What to Eat in Lebanon

Lebanon offers both foodies and tourists the most exciting dining scenes in the Middle East. There are influences that stem from the Ottoman, Syrian, and French influences that have littered the country throughout history. Beirut is packed full of restaurants and cater to all types of budgets with plenty of options.


Although this is a traditional dessert during Ramadan, you also have a chance to eat this as breakfast year-round. This dish consists of semolina cake, stuffed with salty, melted cheese, and then covered in sugar syrup and a dusting of pistachios.


The Middle East is crazy for falafel and there is plenty of if on offer in Lebanon. Traditional recipes use a mix of fava beans and chickpeas, with each shop and restaurant adding their own special mix of onions and spices, ensuring that you get a unique experience with such a ubiquitous dish. It’s usually served in a warm pitta with salad, fresh herbs and covered in tahini.


This is another classic Middle Eastern dish. Choose between lamb or chicken, then watch as it is carved into thin slices, straight off the spit roast. It’s then stuffed into a pitta and filled with onions, parsley and garlic.


It wouldn’t be a trip to Lebanon without trying a fresh fruit juice. As the majority of the country doesn’t drink alcohol, fruit juices have become something of an art form. A lot of the fruit is grown locally, ensuring that fresh taste lasts from farm to table. Now, sit back, relax and indulge in a mint lemonade.

Ice Cream

Arabic-style ice cream is made slightly differently to its European counterpart. Mastic is often added to the ice cream to ensure a taffy-like texture. The ice cream is often flavoured with rose or orange-blossom water to making it extra refreshing in the heat.


Stuffed with sautéed pine nuts and spicy minced meat, Lebanon’s national dish is fried into a cruncy delight and paired with a salad for that extra crunch.


Hummus is consumed with plenty of dishes throughout Lebanon and is combined with chickpeas, garlic, and tahini. Have this slathered over a falafel or as a dip for carrot sticks.


This is a delicious salad with a combination of crispy pitta chips, romaine lettuce, fresh vegetabes and is topped with a light, zingy lemony dressing.


This is the perfect dish to eat during those hot summer days in Beirut. It’s a combination of bulgur wheat, tomatoes, parsley and mint. It’s really filling and has that perfect summer salad feel to it. Have this served on the side of some Mezza with plenty of appetisers and hors-d’oeuvres.

Shish Tawooq

For something filling and light then why not try shish tawooq? This dish is chicken marinated in olive oil, lemon, parsley and sumac. Once marinated, it is assembled on skewers and grilled to perfection.

What to Eat in Egypt

When it comes to cuisine Egypt offers a varied and simple selection of dishes. It doesn’t rely on elaborate preparing and cooking, instead dishes are often light, simple and packed full of goodness. Many Egyptian dishes consist of mostly vegetable and legumes, which is a cheaper alternative to meat.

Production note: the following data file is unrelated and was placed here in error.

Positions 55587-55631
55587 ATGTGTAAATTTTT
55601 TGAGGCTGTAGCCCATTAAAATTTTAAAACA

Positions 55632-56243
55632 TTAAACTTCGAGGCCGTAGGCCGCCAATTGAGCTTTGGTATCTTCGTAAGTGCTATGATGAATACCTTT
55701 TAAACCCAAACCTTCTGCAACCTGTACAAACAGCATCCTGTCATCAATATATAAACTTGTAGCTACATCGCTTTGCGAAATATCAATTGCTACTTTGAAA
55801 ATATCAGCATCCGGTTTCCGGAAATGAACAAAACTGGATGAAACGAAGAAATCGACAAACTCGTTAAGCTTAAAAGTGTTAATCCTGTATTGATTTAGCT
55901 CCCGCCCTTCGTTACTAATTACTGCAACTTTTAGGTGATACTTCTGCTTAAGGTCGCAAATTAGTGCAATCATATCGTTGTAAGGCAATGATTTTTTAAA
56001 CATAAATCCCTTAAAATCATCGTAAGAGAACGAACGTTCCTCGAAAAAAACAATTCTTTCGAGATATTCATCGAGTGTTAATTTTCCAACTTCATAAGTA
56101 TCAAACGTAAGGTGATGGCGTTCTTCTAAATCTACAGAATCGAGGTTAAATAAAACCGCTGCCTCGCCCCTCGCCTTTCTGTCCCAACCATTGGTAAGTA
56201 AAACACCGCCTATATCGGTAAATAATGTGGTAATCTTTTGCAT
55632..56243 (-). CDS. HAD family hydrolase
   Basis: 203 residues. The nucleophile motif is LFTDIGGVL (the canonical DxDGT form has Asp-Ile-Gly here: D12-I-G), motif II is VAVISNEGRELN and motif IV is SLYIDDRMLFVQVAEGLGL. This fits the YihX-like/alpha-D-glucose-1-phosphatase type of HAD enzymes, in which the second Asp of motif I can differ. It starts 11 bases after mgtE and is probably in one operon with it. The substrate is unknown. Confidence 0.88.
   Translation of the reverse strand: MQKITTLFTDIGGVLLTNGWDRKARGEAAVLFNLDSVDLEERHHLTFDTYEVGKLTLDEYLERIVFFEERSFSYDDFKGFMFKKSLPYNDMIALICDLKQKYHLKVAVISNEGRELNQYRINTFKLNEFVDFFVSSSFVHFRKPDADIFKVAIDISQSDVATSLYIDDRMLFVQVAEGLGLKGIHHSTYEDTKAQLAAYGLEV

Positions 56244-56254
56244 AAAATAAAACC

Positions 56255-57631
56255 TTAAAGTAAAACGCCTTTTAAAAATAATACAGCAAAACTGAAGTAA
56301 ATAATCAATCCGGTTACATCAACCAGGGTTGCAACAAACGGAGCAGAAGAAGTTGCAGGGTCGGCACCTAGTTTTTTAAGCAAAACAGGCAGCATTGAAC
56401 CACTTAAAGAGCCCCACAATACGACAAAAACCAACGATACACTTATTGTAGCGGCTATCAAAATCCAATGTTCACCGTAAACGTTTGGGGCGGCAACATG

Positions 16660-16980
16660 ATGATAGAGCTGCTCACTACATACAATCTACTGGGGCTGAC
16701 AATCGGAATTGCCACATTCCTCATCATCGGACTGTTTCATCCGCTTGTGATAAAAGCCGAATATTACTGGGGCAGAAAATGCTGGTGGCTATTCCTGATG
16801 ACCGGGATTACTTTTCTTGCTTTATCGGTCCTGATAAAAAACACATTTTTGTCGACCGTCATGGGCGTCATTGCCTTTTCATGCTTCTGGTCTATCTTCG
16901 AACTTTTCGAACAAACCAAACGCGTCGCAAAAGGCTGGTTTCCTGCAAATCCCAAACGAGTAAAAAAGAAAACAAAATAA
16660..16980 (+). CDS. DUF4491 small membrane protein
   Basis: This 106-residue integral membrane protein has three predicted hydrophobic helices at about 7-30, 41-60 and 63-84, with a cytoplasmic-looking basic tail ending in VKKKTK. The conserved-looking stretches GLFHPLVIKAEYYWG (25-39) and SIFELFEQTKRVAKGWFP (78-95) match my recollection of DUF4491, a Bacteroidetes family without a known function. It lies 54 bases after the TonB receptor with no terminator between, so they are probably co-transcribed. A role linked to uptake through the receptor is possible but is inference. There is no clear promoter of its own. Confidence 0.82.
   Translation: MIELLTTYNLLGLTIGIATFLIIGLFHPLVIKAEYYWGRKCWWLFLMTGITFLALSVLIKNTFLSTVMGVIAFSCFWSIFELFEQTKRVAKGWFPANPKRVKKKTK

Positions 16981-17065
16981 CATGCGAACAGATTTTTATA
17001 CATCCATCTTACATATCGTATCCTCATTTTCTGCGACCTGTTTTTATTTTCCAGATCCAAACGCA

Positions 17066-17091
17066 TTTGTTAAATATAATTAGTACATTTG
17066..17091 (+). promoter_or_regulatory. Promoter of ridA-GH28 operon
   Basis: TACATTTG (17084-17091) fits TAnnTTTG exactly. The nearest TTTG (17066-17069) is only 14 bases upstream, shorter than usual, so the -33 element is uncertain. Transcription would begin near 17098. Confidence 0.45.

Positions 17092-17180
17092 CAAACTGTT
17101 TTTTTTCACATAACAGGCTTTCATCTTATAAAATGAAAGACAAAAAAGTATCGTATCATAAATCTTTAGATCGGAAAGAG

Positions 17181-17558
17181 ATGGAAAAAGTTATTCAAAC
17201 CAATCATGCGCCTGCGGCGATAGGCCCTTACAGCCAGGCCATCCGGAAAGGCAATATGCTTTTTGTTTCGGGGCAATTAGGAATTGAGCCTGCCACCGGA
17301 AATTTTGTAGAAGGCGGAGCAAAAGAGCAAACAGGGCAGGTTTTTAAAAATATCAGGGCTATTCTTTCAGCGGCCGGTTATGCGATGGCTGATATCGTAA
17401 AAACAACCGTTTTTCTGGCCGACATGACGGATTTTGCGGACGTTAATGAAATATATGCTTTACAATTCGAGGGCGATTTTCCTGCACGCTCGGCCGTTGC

Depending on where you are in the country the dish might vary from region to region. The fundamentals of the dish remain the same, just adjusted with a unique local twist.

  1. Sayadeya

If you are visiting Alexandria, Port Said or Suez then expect to find this seafood dish on the menu. It is traditionally made from bass, bluefish and mullet and is cooked with rice, a tomato sauce, and baked in a tagine. This dish is perfect for seafood lovers.

  • Ful wa Ta’meya (fava beans and falafel)

For an Egyptian spin on fast food try ful mudammas and t’ameya, which is the original Egyptian fast food. Ta’meya is a falafel that is made slightly differently to the Lebanese way, with crushed fava beans instead of hummus. Ful is also made of fava beans and then simmered all night in a Qedra.

  • Aish Baladi

Made from emmer wheat and barley, aish baladi is fluffy pitta bread that is found all over the country. It is often freshly baked and can be used in place of cutlery, where you will find yourself mopping up every last morsel.

  • Koshary

This is often referred to as the national dish of Egypt. Traditionally considered street food, this dish is made of lentils, chickpeas, rice, macaroni, and tomato sauce. It really is a mixture of comfort foods that can be found eaten on the streets as well in the home. The most popular place to try the dish is at Koshary Abou Tarek in Cairo, where it only costs a few dollars. A really low-cost dish to get you going for the afternoon.

  • Fatteh

Fatteh is a common dish use in big celebrations around Egypt. You can find it eaten during Ramadan and also at weddings. It is made from a freshly toasted flatbread, cut into wedges and layered with meat and a whole host of sauces and vegetables. It’s a spicy, zesty dish and is often served on a platter for sharing.

  • Kebab wa Kofta

Kofta is a staple across Egypt and can be found on every menu, no matter where you are in the country. The long, chunky tubes of meat are made of ground down lamb or beff and mixed with spices and skewered to be cooked on the grill. Expect to eat this in a fresh pitta and a colourful salad.

  • Om Ali

For the dessert option you could try the traditional bread pudding. This recipe is said to date back to the 13th century and has a very interesting back story to its name.